They stood as though to jump, came up off the saddle, heels down, knees and hip angled, and absorbed the shock of the front end so that they didn't load it (though it was claimed they did by those who could not accept the change), and they got OFF the hindquarters so the horse could bring them up under the belly without the extra weight to the rear we saw then, and sadly see now.
In western reining work today hock and stifle injuries and wear are an occupational hazard for the horses. And you likely have seen the current popular, sit down, shove your feet forward, tuck your butt under style that's dominant.
When those that practice this - all currently - describe the mechanics it's as though they build the horse anew, and defy both basic physics and biomechanics.
Horses have to work like never before.
If you can get ahold of any of the books of Monte(sp) Foreman take a look at pics of him sliding horses. The current idea that a horse can't balance with the rider shifting weight to stirrups and off the bum and saddle is laughable when one looks at the top jumpers.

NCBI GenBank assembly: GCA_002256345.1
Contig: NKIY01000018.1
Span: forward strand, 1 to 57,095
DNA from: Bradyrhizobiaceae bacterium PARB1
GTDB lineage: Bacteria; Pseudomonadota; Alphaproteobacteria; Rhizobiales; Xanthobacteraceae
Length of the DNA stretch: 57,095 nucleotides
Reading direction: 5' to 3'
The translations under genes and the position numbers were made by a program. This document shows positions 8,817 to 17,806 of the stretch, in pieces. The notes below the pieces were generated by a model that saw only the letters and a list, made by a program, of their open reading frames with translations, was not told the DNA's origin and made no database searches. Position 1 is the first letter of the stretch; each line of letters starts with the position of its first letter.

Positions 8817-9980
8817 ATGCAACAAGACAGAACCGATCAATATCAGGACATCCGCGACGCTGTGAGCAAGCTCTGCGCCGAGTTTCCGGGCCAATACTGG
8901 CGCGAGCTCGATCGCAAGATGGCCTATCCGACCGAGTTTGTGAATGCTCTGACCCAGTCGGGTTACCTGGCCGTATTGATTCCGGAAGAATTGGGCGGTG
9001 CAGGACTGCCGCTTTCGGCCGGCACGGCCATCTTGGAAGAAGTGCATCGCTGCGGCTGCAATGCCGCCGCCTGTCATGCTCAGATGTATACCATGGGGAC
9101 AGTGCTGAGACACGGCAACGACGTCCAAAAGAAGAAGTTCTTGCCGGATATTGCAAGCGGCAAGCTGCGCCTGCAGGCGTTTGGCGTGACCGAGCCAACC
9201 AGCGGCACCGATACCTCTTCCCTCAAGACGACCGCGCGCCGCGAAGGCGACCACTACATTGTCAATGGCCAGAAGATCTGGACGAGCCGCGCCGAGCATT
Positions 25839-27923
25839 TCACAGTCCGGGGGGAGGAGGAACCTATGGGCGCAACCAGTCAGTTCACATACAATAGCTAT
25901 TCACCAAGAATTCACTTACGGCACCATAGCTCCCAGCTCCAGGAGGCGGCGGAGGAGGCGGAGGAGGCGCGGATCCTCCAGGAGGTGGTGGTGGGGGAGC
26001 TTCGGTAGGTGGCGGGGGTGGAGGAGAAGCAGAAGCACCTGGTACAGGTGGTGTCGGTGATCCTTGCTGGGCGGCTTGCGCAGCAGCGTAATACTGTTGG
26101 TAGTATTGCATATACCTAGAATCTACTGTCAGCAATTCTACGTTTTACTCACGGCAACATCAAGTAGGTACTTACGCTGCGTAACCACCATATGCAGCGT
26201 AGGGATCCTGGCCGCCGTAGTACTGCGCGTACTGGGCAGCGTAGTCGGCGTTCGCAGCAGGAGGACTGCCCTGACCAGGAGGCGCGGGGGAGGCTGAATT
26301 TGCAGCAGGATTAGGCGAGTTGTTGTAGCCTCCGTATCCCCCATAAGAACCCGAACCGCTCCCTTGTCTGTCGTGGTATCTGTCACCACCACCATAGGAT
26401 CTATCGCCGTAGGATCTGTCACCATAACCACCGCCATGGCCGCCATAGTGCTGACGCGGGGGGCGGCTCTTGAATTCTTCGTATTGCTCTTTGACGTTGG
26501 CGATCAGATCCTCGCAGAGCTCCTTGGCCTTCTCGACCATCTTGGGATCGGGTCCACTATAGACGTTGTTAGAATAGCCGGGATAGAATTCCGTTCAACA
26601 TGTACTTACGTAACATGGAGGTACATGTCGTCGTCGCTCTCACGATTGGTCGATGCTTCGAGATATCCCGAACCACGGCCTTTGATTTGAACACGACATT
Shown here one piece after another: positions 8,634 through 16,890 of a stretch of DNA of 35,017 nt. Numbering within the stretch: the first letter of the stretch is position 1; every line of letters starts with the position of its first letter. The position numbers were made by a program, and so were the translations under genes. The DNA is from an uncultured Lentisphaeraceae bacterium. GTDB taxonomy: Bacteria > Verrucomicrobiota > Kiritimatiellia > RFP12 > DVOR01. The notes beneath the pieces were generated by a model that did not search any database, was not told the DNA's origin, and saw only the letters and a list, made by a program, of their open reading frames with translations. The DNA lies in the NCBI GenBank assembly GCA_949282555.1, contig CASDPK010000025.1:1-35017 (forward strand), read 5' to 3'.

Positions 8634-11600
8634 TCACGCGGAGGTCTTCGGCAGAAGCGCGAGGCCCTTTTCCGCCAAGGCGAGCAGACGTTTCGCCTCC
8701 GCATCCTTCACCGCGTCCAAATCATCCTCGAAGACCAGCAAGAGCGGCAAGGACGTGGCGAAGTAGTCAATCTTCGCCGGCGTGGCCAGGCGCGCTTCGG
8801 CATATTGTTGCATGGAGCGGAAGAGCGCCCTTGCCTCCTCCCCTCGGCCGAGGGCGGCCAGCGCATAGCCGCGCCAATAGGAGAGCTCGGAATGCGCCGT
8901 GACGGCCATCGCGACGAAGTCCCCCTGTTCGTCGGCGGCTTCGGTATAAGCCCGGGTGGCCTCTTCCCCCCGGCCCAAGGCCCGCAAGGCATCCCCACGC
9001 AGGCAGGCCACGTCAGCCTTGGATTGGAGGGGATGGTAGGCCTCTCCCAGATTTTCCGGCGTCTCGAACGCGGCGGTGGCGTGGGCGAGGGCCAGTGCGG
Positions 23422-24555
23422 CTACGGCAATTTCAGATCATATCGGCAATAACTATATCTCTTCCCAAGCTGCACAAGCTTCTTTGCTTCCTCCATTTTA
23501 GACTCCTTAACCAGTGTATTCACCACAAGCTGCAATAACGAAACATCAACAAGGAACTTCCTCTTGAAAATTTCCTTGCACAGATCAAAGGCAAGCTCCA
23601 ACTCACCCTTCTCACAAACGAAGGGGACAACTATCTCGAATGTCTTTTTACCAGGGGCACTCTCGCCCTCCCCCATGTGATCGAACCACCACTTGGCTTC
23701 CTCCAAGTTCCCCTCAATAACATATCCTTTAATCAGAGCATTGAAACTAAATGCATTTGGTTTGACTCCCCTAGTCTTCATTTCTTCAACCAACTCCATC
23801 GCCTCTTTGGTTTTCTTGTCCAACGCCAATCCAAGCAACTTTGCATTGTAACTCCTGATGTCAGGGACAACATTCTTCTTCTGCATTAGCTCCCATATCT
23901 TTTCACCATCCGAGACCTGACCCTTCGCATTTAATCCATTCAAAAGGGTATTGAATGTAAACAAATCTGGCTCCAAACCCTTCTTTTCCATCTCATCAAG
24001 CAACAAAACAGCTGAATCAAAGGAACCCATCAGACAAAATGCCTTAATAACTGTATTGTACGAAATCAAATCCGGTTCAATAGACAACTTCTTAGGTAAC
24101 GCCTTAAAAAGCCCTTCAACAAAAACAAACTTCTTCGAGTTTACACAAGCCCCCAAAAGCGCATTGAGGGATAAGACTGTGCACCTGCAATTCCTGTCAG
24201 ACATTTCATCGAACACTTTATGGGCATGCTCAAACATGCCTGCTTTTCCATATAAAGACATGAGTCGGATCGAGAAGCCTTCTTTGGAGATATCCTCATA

I couldn't afford one of Forema's Balanced Ride saddles back in those days, but had a saddle maker that owed me big time and he built one on a tree I provided. Flat seat, pommel to cantle. Leathers hung a bit forward so as one rose it was more like a jump saddle feeling.
I started training green colts with it, and boy oh boy did it ever work.
No one had ever, up to that time, about 1965, seen knee support rolls on a western saddle before, but I had them built in, and found out a few years later cutting horse people had started to order saddles built with them. I suspect my friend had started the trend as he was a cutting horse man as well as a saddle maker.
All that exploration in the past has made me attentive to the current efforts to move ahead with saddle design and especially with treeless.
Soon we will see more partially treed, or partially treeless, saddles out there and materials with properties that better fit and move with horse and rider while providing the support and variable degress of stiffness in reaction to movement, weight, change of balance, inertial forces etc.
We have strange polymers now that if you hit them hard you'll hurt your hand but of you move slowly into them you can bury your hand painlessly as though it's a cushion - and all degrees of resistance along the spectrum from very hard to very soft impact response.
Exciting changes taking place, and I hope some that will accommodate the rider with compromises of various kinds. As I age I certainly am finding more of them in my own "seat," and ways of riding.
Best wishes, Donald, Altea, and Bonnie Cupcake
|Page 3 of 3||All times are UTC+01:00|
|Powered by phpBB® Forum Software © phpBB Limited